Pork is a very well known phenomenon in political analysis, but I feel neoreaction hasn’t been paying much attention to it. Which is a bad thing, as pork is of paramount importance in the critique of democracy. Besides the all too easy argument that democracy gives voice, or “nanoslices of power” to retarded people (which it doesn’t really do), perhaps the best argument against universal suffrage is that it increases the level of pork to an astronomical degree. Pork, i.e. the appropriation of public money to distribute to one’s political power base is a universal in any political arrangement. But in parliamentary politics you get an order of magnitude more people engaged in politics than in a monarchy. Electoral politics means each of those power holders has no title to its power so he needs a broad power base to put him there, a power base which of course requires pork for their services. And with universal suffrage the sheer size and level of organization of the power base increases exponentially, requiring ever bigger amounts of pork to satisfy them.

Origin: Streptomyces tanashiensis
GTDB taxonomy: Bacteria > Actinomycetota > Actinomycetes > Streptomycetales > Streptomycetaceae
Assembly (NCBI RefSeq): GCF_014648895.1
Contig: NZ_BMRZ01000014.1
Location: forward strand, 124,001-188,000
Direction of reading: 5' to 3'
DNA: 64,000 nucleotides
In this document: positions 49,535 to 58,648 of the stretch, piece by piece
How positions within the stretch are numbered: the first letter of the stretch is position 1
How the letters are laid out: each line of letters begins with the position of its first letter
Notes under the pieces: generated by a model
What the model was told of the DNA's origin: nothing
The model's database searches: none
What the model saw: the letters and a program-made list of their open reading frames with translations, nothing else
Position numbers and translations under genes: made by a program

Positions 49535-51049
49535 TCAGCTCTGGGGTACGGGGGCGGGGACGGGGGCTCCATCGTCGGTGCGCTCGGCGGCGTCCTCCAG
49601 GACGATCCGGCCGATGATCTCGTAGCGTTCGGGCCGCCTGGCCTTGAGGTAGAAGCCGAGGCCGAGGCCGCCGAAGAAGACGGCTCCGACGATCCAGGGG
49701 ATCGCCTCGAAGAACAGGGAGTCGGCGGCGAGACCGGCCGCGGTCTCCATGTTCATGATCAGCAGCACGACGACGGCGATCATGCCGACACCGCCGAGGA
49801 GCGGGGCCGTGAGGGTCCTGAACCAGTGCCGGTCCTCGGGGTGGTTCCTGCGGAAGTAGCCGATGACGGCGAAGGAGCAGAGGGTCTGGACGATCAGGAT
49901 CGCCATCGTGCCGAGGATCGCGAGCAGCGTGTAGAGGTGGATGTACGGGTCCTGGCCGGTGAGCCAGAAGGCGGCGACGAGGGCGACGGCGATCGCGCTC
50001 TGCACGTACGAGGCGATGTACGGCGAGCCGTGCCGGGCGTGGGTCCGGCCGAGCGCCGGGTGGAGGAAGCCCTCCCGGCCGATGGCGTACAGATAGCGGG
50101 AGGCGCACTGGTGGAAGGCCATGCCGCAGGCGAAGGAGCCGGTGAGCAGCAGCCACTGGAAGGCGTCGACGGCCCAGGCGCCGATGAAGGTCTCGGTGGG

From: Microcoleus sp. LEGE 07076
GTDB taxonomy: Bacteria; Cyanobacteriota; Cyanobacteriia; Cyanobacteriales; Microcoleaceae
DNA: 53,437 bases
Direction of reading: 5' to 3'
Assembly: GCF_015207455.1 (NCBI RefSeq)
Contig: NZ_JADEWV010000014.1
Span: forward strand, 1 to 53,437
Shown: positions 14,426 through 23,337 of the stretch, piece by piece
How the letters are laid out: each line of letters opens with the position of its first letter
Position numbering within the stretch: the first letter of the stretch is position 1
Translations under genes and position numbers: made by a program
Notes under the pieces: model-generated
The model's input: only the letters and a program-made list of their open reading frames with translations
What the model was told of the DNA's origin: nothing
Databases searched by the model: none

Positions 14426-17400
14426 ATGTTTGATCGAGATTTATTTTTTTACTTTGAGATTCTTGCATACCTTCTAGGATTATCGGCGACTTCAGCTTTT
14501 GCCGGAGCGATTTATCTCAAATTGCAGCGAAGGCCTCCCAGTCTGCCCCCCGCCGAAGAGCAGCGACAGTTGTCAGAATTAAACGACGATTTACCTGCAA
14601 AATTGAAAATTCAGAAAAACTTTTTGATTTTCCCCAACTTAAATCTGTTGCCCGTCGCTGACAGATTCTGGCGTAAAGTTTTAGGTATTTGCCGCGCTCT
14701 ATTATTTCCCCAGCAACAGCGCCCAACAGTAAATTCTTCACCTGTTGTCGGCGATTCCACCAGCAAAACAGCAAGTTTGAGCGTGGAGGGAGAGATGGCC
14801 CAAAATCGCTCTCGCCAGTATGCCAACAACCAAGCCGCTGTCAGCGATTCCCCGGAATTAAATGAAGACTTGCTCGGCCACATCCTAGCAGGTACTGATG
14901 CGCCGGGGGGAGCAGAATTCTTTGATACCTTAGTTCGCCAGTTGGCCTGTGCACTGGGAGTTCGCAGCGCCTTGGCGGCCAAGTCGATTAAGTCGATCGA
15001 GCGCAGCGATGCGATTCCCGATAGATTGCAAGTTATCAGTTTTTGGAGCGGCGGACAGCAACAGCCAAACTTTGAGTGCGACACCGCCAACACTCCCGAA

In fact one could make the argument that modern progressive politics are all basically a massive operation of pork distribution, and everything else is just rationalization marketing needed to justify the pork. See for example the War on Drugs. Peter Hitchens has recently wrote a book on the war on drugs which he says is a sham. Surely no real war on drugs is going on when acquiring and consuming drugs is easier than ever, and probably every single westerner has had some illegal drug at least once in his life. Where’s this war? He is of course correct, and I can’t but admire his oratorial skills and sheer patience he has in explaining his views in public. See this speech he did in Australia, and the retarded audience he has to deal with.